Salad In A Jar From Around The World In Salads
Posted on May 10, 2017 by firstname.lastname@example.org
What in the world did we do before someone thought of putting salad in a jar to take to work? While some are still happy to use an old plastic container with a poorly fitting lid to hide their soggy sandwiches, others have taken to the more stylish packed lunch in a Mason jar, the contents of which are on display for all to see.
Salad in a jar should be built in layers, and you should make sure it won't be mixed up before you get to work. If you combine all the food groups, you won't be searching for chocolate in the middle of the afternoon. Make sure you have protein, starchy bean or grains, vegetables, and fruit as well as salad leaves in your jar. Incidentally, jar salads are not just for work; they are great for entertaining since they can be prepared in advance and handed around with long spoons; they even work at buffets when guests are not sitting down.
Start with the dressing on the bottom. Move up to moistureresistant vegetables, such as carrots, cucumber, or beans. Then add a layer of veggies, such as grated carrots or cabbage followed by protein such as chicken, cheese, chickpeas, nuts, quinoa, or farro. Follow this with berries, such as blueberries or strawberries, or tomatoes that might break at the bottom, and finish with the most delicate layer, such as herbs and leaves, crumbled bacon, or bread crumbs, and screw on the lid. Et voilá, your healthy lunch is done and ready to go. Simply keep it in the work fridge until lunch.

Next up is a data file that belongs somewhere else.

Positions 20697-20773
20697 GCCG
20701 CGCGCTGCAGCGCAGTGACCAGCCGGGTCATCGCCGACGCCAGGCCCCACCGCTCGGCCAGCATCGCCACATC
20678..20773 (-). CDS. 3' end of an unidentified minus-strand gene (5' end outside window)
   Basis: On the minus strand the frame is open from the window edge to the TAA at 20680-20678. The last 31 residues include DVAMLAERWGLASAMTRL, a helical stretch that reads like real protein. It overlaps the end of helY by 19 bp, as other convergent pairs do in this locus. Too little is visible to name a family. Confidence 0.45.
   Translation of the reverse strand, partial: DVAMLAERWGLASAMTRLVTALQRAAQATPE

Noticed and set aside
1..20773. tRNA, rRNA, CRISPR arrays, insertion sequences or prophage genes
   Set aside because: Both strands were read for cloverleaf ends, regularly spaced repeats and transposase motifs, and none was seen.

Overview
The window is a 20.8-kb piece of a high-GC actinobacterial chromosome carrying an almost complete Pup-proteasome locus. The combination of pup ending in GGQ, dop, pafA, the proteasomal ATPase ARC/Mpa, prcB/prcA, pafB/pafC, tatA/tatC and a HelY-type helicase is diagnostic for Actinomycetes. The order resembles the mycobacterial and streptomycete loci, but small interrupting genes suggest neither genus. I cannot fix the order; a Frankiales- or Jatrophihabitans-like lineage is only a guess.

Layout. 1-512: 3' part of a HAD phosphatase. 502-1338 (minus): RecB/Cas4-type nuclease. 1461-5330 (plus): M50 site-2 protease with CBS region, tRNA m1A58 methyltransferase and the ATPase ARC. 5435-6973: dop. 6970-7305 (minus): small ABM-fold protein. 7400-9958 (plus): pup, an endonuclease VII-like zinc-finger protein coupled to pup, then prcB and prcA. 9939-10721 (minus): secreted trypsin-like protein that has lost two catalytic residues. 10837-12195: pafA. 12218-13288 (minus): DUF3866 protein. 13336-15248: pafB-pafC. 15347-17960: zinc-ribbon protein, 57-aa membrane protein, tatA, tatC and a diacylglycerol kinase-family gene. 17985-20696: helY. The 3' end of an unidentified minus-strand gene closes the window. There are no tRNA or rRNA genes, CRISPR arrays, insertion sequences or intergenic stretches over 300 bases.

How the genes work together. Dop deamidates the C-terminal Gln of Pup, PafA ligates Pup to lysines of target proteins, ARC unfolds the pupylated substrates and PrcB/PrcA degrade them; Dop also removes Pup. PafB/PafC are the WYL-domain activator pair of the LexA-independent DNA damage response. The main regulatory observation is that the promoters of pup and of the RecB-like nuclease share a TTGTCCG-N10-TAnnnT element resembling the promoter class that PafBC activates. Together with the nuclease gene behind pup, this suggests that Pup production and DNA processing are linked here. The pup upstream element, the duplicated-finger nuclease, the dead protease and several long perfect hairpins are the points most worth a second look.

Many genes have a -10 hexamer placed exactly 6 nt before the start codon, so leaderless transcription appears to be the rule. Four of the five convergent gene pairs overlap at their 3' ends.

When ready to eat, turn it upside down and shake to mix the dressing with the salad. Eat with a spoon or fork or transfer it to a plate, allowing the dressing to fall evenly over the salad.
A FEW TEXTURES TO INSPIRE
Crushed peppercorns—pink, green, and black
Indian snack mix
Bread crumbs from stale sourdough make excellent croutons and can be flavored with herbs, citrus, or garlic
Crispy fried onions
Crunchy onions soaked in cold water to reduce strength
Little morsels of meats, such as bacon, chorizo, or crumbled cooked sausage
Nuts, soaked, toasted, ground, caramelized savory and sweet, smoky almonds
Seeds, such as pumpkin, sunflower, or sesame seeds, should be toasted first to add crunch as well as flavor
Chopped pickles, walnuts, onions, chiles, capers, and olives to add bite
Edible flowers give color and soft texture; if herbs have flowers use them as well as the herb
Around the World in 120 Salads by Katie and Giancarlo Caldesi